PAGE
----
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Radiographic Testing (RT)


Introduction
Radiation
Sources
Attenuation
Recording

RT Procedures & Safety

Title 1Page

ME 538 Welding Design, Fabrication & Quality Control

Principles of Radiographic Testing


Radiation
Source

Test Object: Absorbs,


scatters and transmits
th radiation
the
di ti
Recording Film
The shadow
of the thin section
ME 538 Welding Design, Fabrication & Quality Control

The shadow
of the discontinuity
Introduction

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Examples
Pores

Transverse &
Longitudinal
Cracks

Lack of
Penetration
ME 538 Welding Design, Fabrication & Quality Control

[http://www.ndted.org/EducationResources/
CommunityCollege/Radiography]

Introduction

The Electromagnetic Wave Spectrum


High
Energy

Ionizing Radiation
(Health Hazard)

Low
Energy

The energy of a photon (unit [J] or [eV]) is given by : E = h . f = h . c/ =1.24 / (1 eV = 1.602E-19 J)


where the number 1.24 has the dimension [eV m]
h ... Plancks constant (6.626x10-34 J . s),
f ... the frequency of the photon,
c ... the speed of light (3.0x108 m/s) and
... the wavelength [m]
ME 538 Welding Design, Fabrication & Quality Control

The Radiation Source

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Generation of X-rays

X-ray source from


g
g
Golden Engineering,
5.4 kg with battery,
36 cm long
[www.tedndt.com]

[ASM Handbook, Vol. 17, Nondestructive Evaluation and Quality Control, 1989]
ME 538 Welding Design, Fabrication & Quality Control

Radiation Sources

X-ray Radiographic Testing


HV Power Supply

X-ray Film
X-ray Generator

ME 538 Welding Design, Fabrication & Quality Control

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X-ray Source Spectra


at max intensity 1.5 min

min

min = 1.24 /E
Radiation Sources
ME 538 Welding Design, Fabrication & Quality Control

[ASM, Vol.17, Nondestructive Evaluation and Quality Control, 1989]

Effect of X-ray Tube Settings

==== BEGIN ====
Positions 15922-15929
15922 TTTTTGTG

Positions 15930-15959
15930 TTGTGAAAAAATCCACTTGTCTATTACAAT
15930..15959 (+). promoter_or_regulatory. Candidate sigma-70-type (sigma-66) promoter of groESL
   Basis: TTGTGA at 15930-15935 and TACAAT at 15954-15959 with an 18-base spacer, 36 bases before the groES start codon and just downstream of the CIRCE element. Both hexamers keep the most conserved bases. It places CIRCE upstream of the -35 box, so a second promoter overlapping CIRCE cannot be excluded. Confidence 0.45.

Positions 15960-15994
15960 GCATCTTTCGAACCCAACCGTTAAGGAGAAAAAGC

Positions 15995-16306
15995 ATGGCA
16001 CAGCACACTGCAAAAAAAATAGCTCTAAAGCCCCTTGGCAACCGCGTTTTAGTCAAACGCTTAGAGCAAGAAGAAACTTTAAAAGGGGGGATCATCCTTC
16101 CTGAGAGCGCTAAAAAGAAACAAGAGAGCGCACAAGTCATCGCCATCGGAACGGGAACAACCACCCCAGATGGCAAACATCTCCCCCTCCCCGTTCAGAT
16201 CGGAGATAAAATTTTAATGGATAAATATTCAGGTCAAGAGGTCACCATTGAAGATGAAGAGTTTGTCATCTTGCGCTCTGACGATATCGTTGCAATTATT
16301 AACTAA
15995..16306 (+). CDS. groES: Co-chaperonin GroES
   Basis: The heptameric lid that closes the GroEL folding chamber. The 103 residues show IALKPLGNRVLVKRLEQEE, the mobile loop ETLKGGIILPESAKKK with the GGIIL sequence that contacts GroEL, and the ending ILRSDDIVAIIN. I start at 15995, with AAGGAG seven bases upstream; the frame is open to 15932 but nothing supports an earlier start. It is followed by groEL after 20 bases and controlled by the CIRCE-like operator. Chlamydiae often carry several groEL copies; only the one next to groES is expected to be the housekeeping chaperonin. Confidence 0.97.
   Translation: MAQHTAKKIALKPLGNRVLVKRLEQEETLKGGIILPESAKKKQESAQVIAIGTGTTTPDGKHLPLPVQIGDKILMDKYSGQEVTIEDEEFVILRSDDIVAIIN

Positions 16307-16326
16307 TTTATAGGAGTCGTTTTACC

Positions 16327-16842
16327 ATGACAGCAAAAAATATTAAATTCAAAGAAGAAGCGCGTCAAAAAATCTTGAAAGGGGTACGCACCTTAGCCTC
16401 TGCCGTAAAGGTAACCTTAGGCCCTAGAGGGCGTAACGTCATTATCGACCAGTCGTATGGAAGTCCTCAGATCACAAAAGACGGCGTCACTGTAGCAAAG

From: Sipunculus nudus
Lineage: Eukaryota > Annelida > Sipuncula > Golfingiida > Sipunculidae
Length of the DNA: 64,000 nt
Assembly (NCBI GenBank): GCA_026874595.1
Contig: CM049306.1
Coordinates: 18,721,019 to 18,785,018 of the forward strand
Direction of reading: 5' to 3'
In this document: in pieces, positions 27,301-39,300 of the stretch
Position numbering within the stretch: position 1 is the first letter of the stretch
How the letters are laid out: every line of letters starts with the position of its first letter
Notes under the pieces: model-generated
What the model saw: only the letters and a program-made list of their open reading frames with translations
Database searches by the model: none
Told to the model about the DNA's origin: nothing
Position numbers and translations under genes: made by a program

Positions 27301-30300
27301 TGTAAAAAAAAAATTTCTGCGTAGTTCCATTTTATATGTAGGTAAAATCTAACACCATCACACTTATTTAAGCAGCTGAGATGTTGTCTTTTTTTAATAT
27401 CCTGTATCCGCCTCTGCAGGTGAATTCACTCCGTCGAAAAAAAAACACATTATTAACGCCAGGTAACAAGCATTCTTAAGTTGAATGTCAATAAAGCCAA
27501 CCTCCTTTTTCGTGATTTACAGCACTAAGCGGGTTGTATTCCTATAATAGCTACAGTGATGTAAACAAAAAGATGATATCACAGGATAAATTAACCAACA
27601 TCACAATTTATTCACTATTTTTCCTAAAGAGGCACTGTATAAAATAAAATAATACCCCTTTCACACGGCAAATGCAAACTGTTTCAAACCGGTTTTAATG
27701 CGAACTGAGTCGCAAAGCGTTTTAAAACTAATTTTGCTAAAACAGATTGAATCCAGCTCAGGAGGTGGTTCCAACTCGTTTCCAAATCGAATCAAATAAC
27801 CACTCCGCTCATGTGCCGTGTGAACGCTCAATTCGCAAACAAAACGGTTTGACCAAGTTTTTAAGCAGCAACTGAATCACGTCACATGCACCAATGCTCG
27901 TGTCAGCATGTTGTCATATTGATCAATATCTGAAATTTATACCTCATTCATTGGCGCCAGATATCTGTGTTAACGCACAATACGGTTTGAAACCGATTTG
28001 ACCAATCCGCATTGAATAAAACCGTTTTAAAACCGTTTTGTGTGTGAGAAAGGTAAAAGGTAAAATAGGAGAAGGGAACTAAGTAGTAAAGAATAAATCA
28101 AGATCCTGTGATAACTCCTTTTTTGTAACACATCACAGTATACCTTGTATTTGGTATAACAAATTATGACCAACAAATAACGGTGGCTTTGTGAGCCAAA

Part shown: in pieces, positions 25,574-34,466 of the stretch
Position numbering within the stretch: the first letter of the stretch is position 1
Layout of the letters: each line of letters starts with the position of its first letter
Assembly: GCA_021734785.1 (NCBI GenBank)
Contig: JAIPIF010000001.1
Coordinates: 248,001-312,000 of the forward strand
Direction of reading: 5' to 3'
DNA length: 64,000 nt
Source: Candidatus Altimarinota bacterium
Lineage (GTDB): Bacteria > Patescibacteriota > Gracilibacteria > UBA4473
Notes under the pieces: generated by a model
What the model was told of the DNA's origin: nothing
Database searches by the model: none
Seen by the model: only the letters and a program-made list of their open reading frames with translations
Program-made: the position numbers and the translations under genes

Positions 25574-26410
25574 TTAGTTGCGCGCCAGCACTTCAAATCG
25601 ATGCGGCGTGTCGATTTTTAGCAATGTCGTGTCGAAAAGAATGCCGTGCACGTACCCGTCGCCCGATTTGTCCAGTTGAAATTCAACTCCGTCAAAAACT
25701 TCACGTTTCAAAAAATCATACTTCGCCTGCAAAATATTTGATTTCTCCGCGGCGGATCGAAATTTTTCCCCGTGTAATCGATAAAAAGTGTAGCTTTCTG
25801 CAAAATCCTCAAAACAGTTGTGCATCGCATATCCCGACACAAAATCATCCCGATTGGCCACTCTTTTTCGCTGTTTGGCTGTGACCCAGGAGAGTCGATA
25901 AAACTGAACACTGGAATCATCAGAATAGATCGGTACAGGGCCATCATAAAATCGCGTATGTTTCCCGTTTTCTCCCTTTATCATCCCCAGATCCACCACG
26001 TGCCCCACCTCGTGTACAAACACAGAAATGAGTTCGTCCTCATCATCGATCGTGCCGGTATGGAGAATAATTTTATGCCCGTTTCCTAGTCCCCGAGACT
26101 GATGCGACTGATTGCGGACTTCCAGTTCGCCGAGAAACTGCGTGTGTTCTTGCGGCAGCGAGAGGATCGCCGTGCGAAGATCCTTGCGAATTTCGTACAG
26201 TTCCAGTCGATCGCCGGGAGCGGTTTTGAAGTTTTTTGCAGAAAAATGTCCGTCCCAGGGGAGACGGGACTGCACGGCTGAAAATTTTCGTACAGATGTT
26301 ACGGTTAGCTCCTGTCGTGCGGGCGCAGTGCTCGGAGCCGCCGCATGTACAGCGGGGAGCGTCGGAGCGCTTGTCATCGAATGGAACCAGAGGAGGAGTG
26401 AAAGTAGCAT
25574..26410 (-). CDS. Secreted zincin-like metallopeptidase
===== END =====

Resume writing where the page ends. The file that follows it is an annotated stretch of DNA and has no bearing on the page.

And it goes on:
High filament
heating current

Intensity

Intensity

High
acceleration
voltage

Wavelength

Wavelength

Radiation Sources
ME 538 Welding Design, Fabrication & Quality Control

[ASM Handbook, Vol. 17, Nondestructive Evaluation and Quality Control, 1989]

3/10/2009

-rays
Gamma-rays are emitted during the radioactive decay (disintegrating)
of unstable atomic nuclei and are at discrete wavelengths.
Commonly used radioisotopes:
Cobalt 60 (emits -rays at 1.17 and 1.33 MeV)
Cesium 137 (at 0.66 MeV)
Iridium 192 (at about 0.31 and 0.47 MeV)

There is a continuous reduction in activity


(the number of decays in a radioactive isotope sample):
Nt = N0 exp(-t)
where Nt, and N0 are the number of atoms at t = t and 0, is the decay constant.

Half-life constant = t (when Nt = 0.5 N0) = - ln 0.5 /


ME 538 Welding Design, Fabrication & Quality Control

( - ln 0.5 = 0.693 )

Radiation Sources

Radiation Sources

10

Gamma--ray Source
Gamma
Hand crank

ME 538 Welding Design, Fabrication & Quality Control

[ASNT CT-6-6, Radiographic Testing]

3/10/2009

Gamma--ray Spectrum of Iridium


Gamma
Iridium--192
Decay of Ir-192
100

Relative Intensity

80

60

40
[R Nath,
[R.
Nath Yale Univ.,
Univ 2005 AAPM Summer School]

20

0
0.1

0.2

0.3

0.4

0.5

0.6

0.7

0.8

0.9

Energy (MeV)
ME 538 Welding Design, Fabrication & Quality Control

[L. Cartz, Nondestructive Testing, 1995]

Radiation Sources

11

Characteristics of -ray Sources

Radiation Sources
ME 538 Welding Design, Fabrication & Quality Control

[ASM Handbook, Vol. 17, Nondestructive Evaluation and Quality Control, 1989]

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Penetrating Ability

X-rayy tube
voltage, kV

Thickness
limitation of
steel for
inspection, mm

X-rayy
min, m
1.24x10-2
0.62x10-2
1.55x10-3
1 24x10-3
1.24x10
0.62x10-3

100
200
800
1000
2000

8
25
110
125
200

Approx.
pp
-rayy
equivalent

Ir-192, 0.31 MeV


Ce-137
Ce
137, 0.66
0 66 MeV
Co-60, 1.17 MeV

Radiation Sources

ME 538 Welding Design, Fabrication & Quality Control

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Comparison of XX- rays and -rays


-rays

X-rays
Advantages:

Variable/changeable
wavelengths

Fixed wavelengths with high


penetrating power

Usable for all materials

Usable for all materials

Good radiographic contrast &


sensitivity

Intensity decays with time

Adjustable Penetration

Low initial cost & maintenance

Can turn it on & off

Small, portable and provides


access into small cavities

it's a disadvantage

Advantages

High
g initial cost
Disadvantages:
g

Requires power source


Disadvantages

Constant radiation hazard,


Can not turn it off,
can only shield it
Requires intensity calibration

Less portable and more fragile Generally less contrast


High voltage electrical hazard
ME 538 Welding Design, Fabrication & Quality Control

Penetrating power is not


adjustable

[AWS Handbook, 9th ed., Vol. 1, Table 14.4]

Radiation Sources

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Attenuation of Electromagnetic Radiation


z

z
z

There is a reduction of intensity of a beam of X-ray or -rays